Roxanne: Oh my God. That’s adorable.
Savannah: That’s so cool.
Aharon: In Houston, I’ll see pictures of random Meltys all around town.
Roxanne: You know you’re doing something right. Is it okay if I take a picture of Melty?
Aharon: Yeah, you can take a picture. Let me try to find you a Melty in Houston.
Savannah: Now, when you guys are doing different campaigns and just coming up with different stuff, is it kind of like an open forum and everyone is just–
Aharon: No, you cannot do marketing by committee. And by the way, finding marketing people and salespeople is way harder than finding developers.
Savannah: Why do you say that?
Aharon: Because you can interview and test the developer. You can do a coding test.
Savannah: It’s very clear what they know.
Aharon: It’s very clear what they know. With marketing or a salesperson, you don’t know what you have until you bring them home.
Roxanne: Marketing is ever-changing as well. Anybody that tells you they understand anything or everything about SEO is full of it.
Aharon: An SEO is not marketing either really.
Roxanne: Depends if you’re a generalist. I do a lot of SEO in my work.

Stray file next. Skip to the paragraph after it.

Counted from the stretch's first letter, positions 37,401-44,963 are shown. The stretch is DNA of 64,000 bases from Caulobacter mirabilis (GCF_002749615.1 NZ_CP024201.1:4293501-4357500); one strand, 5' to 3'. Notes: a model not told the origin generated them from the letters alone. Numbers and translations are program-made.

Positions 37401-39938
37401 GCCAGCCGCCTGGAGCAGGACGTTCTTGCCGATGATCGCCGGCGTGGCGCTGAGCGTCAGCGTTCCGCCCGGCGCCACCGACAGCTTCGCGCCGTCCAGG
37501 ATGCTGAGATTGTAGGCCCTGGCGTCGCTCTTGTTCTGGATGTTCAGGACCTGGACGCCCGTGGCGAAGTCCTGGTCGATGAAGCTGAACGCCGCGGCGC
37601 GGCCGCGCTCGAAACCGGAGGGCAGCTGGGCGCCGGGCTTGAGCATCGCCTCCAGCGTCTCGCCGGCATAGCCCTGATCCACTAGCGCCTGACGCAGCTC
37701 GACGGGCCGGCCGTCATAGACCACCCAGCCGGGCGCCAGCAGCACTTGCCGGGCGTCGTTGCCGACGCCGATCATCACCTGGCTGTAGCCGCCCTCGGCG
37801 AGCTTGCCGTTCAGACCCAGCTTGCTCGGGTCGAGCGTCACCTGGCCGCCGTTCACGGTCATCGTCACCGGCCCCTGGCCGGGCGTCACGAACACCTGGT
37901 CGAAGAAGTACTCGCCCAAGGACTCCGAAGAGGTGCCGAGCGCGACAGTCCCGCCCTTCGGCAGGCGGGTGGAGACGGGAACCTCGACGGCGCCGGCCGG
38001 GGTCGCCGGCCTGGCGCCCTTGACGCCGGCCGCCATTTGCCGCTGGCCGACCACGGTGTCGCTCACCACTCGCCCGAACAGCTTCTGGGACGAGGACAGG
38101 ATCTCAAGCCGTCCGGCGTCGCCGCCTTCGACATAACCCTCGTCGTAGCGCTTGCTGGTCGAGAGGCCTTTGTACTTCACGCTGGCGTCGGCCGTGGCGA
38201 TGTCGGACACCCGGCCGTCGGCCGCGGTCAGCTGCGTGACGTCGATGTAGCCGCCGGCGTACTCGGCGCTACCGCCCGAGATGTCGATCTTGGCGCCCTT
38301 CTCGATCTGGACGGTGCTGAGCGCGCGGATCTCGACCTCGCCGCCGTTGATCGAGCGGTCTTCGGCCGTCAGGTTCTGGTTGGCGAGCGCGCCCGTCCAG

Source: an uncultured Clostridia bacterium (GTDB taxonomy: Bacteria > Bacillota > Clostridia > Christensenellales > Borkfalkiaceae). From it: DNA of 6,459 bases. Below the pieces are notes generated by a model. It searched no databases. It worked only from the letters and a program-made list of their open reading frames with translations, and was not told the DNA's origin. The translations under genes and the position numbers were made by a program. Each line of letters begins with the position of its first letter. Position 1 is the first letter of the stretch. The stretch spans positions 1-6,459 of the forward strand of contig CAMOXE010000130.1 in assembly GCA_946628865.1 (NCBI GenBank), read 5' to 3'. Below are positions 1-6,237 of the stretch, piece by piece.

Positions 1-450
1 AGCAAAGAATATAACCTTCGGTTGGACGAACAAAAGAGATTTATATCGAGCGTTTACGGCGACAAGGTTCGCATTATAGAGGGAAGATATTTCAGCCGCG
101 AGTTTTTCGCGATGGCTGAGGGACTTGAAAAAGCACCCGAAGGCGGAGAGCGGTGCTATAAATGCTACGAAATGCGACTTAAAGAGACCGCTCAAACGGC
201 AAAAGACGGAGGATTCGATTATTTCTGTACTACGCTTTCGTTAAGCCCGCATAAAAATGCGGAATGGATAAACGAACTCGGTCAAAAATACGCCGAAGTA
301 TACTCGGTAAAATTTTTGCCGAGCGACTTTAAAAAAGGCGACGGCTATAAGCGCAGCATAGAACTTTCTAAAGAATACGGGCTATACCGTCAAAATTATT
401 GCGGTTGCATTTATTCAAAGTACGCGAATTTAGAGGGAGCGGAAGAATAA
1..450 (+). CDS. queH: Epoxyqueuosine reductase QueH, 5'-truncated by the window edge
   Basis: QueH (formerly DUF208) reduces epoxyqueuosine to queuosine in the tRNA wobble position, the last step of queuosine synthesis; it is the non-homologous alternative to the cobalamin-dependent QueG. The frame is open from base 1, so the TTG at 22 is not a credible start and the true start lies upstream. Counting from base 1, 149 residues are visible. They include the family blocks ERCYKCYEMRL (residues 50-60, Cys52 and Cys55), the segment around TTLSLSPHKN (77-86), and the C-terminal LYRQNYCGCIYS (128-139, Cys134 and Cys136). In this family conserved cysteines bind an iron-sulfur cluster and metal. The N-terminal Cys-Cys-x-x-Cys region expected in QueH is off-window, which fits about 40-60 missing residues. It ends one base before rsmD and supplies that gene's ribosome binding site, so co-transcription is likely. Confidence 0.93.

Aharon: I don’t have any Meltys. It’s really sad.
Roxanne: No Meltys.
Savannah: That is sad.
Aharon: And they’ve given Perch a name: it’s Perchy. They’re really creative [laughter].
You’ll see Perchy things throughout the place. So, they have a lot of fun with the brand. People love the brand. We recalled a fun fact that very few people know. We were called Prairie Fire in the very beginning, we have a stealth brand called Prairie Fire – and my whole reason behind that was I see this as an entrepreneurial mistake: they spend all their precious initial time trying to figure out their company name. Instead, start building products, start working on other things, start working on messaging, start working on your voice and your tone, and then maybe your company will emerge during that process. There’s no reason to wait until you have a company name to start moving forward.